Sikh Smagam Defined: Fellowship of Spiritual Companions

Camp Meeting of Like Minded Souls

Singing Kirtan With Sangat On Bus to Smagam
Singing Kirtan With Sangat On Bus to Smagam. Photo © [S Khalsa]

Definition of Smagam

Smagam is a Sikh term meaning union, close association, or fellowship.

In Sikhism, a smagam is a kind of extended program focused on fellowship of sangat, or spiritual companions in a meeting of like minded souls. Much like a camp meeting, the smagam often takes place over several days, and often up to an entire week. A smagam may coincide with commemorative Sikh holidays such as a gurpurab, or nagar kirtan parade, or held whenever convenient during other national, or secular holidays.

Smagam Programs

The smagam may take place in the Sikh gurdwara or be hosted in private homes. A Sikh smagam has several main components:

  • Akhand Paath - The smagam starts with an unbroken 48 hour complete reading of Guru Granth Sahib, Sikhism's holy scripture.
  • Amritvela - The smagam includes an early morning meditation, or naam-simran program.
  • Kirtan - The smagam revolves around morning and evening kirtan programs arranged to accommodate daytime work schedules:
    • Asa di Var Kirtan - Early morning kirtan begins at day break involves "Asa di Var", a selection of 24 hymns each having 3-4 verses, with related hymns sung in between and may last up to five hours.
    • Amrit Kirtan - Early evening kirtan involves hymns sung from "Amrit Kirtan" hymnal lasting two to three hours in duration, ending usually by 9 pm.
    • Rain Sabaee Kirtan - All night kirtan, the grand finale usually begins about 7 pm and goes on at least until midnight, and often through amritvela, or until daybreak.
  • Amrit Sanchar - Sikh baptism ceremony of initiation, is held the afternoon or evening of the Rain Sabaee kirtan.
  • Langar - Sacred food from the guru's free kitchen prepared with prayer and meditation, is served morning and evening, during, or following kirtan programs.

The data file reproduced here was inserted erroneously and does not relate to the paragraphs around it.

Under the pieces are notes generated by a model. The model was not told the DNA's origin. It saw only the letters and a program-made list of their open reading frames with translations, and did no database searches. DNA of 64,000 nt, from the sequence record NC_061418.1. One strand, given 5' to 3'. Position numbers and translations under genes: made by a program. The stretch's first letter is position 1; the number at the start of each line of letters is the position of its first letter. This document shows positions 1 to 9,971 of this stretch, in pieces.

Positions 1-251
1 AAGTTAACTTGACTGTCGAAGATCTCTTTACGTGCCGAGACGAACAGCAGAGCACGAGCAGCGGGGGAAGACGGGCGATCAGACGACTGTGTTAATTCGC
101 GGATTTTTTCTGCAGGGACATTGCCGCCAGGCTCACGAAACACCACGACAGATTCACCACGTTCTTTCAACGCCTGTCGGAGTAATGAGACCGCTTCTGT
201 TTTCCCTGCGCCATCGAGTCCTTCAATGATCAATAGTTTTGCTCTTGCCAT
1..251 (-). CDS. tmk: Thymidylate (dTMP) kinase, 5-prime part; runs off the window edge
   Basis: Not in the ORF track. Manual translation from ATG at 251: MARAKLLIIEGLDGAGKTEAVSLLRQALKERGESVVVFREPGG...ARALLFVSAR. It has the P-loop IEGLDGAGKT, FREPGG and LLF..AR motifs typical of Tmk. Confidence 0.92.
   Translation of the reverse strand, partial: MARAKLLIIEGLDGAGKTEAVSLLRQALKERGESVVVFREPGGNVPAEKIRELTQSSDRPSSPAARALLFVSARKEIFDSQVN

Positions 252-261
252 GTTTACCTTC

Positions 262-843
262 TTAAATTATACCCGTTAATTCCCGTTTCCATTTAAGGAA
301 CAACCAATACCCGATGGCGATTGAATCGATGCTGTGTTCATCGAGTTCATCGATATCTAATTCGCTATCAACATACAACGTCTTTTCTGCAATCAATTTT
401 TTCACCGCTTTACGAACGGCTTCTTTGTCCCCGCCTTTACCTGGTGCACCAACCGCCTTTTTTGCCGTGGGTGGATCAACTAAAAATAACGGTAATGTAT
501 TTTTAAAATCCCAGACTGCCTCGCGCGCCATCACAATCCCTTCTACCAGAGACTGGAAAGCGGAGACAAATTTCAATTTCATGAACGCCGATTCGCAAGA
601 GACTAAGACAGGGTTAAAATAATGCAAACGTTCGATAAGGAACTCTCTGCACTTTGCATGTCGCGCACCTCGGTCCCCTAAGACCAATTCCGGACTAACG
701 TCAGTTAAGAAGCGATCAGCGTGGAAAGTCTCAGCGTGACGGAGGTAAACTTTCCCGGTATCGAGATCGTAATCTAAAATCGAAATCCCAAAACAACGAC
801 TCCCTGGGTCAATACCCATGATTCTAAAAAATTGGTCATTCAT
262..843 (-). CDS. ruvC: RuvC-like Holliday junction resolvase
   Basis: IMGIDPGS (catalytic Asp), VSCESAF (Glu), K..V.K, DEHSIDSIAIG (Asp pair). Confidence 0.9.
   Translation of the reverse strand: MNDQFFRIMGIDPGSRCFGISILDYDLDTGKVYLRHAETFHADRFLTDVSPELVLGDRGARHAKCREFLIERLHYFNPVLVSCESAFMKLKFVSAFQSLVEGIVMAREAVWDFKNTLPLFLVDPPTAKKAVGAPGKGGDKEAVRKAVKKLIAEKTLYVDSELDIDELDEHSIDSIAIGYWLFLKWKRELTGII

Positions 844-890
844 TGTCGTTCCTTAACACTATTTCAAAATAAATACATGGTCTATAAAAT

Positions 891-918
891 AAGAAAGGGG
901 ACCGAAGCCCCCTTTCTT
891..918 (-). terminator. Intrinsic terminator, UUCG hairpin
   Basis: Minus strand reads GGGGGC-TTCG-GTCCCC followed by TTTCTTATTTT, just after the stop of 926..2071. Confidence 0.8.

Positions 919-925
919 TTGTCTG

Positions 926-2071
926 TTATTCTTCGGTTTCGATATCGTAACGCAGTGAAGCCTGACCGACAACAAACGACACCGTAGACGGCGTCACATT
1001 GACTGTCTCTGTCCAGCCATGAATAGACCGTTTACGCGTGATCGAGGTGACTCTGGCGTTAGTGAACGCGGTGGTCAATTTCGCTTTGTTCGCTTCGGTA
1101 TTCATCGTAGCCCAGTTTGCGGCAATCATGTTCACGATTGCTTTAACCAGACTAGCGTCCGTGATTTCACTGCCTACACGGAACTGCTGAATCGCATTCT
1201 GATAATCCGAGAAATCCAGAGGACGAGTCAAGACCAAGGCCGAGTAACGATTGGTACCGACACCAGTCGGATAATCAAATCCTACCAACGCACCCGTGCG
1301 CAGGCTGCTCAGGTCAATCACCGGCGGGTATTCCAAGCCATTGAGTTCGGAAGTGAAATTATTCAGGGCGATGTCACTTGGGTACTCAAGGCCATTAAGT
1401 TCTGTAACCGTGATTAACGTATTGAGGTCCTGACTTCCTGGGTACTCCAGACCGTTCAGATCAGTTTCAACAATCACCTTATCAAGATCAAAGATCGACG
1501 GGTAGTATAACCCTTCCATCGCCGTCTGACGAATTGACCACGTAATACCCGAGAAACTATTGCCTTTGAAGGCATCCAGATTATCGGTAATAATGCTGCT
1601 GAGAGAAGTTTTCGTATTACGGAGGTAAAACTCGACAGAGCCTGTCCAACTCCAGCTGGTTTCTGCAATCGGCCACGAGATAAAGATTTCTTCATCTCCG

Smagam Transportation

Individuals may traveling to a smagam may elect to go it alone by car, air, or other forms of transportation.

Perhaps the most enjoyable form of transportation is when individuals group together and charter a bus. When traveling in groups, the fellowship of the smagam begins as soon as the bus departs. Musical Instruments are brought out played while traveling, and the smagam is launched with the first shabad sung. A simple langar is also served to sangat on the bus. It is not unusual for kirtan to go on the entire trip, including the bus ride to and from the destination as well as the program itself.

Smagam Accommodations

Sleeping arrangements are made free of charge at the gurdwara, or in private homes for travelers attending the smagam. Those attending smagams usual sleep only a few hours, resting between programs in order to have the energy required to attend amritvela meditation, morning and evening kirtan programs, or other festivities, while enjoying the association of fellowship with sangat, or like minded spiritual companions.

Spelling and Pronunciation of Smagam

Pronunciation: The word smagam has 3 syllables. The first and last vowels are short and clipped a sound while the middle syllable vowel is a long aa sound, so that smagam sounds like sum-awe-gum.

Alternate Spellings: Samagam, Samaagam

Common Misspellings: Smagham

Examples of Smagam in Sikh Scripture:

Fifth Guru Arjun Dev wrote about the enjoyment of smagam fellowship:

"Ek palak sukh saadh samaagam kott baikunttheh paanae ||1|| rehaao ||
One enjoying peaceful pleasure in the fellowship of spiritual companions, for even an instant, is blessed to obtain millions of heavenly paradises. ||1||Pause|| SGGS||1208